A composer like Steve Martland is not easy to listen to, as often his concerts are amplified way too loud, probably to help prevent the audience falling asleep.
Not all instruments are acoustically brilliant, to begin with, and balancing acoustic with electric or electronic instruments almost inevitably involves amplifying the former. Also, amplification has many functions apart from making things louder: it can place sounds at different points in space, it can colour them in various ways including transforming them into altogether new sounds, and it can be used in order to create sound-combinations and balances (say, bass flute and trumpet) which couldn’t occur naturally. By disengaging the loudness of a sound from the physical effort required to make it, amplification opens up enormous possibilities for the musical imagination which are far from being exhausted.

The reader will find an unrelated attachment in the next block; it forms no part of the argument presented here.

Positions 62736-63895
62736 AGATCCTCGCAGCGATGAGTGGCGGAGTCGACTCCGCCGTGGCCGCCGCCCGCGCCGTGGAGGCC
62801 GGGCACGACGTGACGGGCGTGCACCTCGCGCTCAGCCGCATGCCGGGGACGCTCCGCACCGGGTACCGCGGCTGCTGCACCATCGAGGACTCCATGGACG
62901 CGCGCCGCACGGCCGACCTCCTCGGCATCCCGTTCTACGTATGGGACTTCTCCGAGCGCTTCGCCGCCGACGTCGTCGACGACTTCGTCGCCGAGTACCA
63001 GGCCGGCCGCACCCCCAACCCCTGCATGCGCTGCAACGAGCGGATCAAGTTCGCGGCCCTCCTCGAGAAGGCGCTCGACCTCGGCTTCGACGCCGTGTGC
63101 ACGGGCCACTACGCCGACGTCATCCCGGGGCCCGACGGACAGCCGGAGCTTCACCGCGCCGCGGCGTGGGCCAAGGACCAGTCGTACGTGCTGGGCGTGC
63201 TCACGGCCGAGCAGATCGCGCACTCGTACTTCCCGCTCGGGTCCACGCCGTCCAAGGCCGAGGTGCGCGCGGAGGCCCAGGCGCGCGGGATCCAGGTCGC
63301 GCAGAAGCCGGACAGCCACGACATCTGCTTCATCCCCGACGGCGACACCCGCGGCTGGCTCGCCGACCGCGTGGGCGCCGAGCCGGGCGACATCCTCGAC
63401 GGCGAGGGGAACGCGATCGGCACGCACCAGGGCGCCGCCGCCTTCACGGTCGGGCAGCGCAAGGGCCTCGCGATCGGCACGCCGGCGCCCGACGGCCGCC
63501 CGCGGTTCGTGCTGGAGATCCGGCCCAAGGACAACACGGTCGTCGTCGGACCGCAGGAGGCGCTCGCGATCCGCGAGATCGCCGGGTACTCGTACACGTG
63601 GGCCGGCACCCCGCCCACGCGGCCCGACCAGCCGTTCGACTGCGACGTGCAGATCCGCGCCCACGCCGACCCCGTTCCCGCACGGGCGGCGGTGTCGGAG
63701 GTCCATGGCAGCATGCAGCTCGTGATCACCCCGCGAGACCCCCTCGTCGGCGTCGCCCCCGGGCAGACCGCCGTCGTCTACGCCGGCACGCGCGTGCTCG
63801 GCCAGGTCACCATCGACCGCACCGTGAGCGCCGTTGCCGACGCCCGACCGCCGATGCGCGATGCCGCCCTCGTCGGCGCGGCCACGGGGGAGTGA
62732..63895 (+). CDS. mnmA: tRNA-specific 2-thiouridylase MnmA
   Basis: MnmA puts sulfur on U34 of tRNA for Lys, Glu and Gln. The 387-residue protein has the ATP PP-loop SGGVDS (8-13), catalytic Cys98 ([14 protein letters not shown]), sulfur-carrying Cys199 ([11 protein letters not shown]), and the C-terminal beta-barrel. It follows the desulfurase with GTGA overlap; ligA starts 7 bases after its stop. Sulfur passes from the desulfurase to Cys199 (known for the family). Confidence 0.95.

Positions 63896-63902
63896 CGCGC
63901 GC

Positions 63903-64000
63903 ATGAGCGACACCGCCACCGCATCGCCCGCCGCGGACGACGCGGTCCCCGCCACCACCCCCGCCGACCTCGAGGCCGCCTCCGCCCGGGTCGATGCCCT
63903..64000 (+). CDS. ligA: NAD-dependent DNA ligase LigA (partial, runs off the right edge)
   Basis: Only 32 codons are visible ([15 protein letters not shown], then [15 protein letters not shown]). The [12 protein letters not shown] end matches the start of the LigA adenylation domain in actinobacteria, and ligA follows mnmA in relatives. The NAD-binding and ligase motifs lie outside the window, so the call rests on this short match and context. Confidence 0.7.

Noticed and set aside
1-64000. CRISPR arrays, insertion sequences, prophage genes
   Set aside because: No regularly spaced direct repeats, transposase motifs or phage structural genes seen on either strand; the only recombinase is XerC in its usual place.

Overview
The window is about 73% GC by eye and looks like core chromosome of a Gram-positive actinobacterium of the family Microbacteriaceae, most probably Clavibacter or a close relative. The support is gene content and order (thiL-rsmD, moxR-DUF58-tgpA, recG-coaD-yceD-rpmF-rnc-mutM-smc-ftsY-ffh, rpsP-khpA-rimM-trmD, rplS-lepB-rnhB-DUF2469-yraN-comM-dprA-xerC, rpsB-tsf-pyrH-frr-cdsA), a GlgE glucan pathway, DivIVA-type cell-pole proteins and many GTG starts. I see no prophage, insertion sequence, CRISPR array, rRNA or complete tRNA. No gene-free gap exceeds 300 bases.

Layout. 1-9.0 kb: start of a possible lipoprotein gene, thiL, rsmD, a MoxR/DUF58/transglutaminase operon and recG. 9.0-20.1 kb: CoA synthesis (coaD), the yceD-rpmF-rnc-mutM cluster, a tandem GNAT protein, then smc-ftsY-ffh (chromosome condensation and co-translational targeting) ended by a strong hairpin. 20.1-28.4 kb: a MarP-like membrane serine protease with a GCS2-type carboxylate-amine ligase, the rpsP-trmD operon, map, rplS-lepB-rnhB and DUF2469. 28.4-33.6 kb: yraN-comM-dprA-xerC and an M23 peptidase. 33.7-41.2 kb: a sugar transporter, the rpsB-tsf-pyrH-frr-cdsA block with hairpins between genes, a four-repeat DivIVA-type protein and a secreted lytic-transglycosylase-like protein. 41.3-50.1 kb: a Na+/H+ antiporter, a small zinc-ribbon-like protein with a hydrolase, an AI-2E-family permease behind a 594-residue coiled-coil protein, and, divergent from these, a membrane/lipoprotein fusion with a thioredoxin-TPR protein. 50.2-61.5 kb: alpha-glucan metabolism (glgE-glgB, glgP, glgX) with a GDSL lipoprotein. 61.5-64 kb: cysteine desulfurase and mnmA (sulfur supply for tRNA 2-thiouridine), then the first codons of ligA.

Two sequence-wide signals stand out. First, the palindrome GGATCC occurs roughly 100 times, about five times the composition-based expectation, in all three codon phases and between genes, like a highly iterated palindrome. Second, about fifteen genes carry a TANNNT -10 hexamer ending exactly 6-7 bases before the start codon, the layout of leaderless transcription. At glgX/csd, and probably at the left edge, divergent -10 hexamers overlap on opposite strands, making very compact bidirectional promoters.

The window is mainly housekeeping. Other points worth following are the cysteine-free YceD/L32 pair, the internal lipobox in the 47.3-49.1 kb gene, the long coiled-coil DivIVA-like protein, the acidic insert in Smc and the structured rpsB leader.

However, in my experience, it usually ends up sounding too loud, and the amplification is often done to save money on players. Steve Martland himself has said that orchestras don’t really need so many string players, as they could use amplification instead.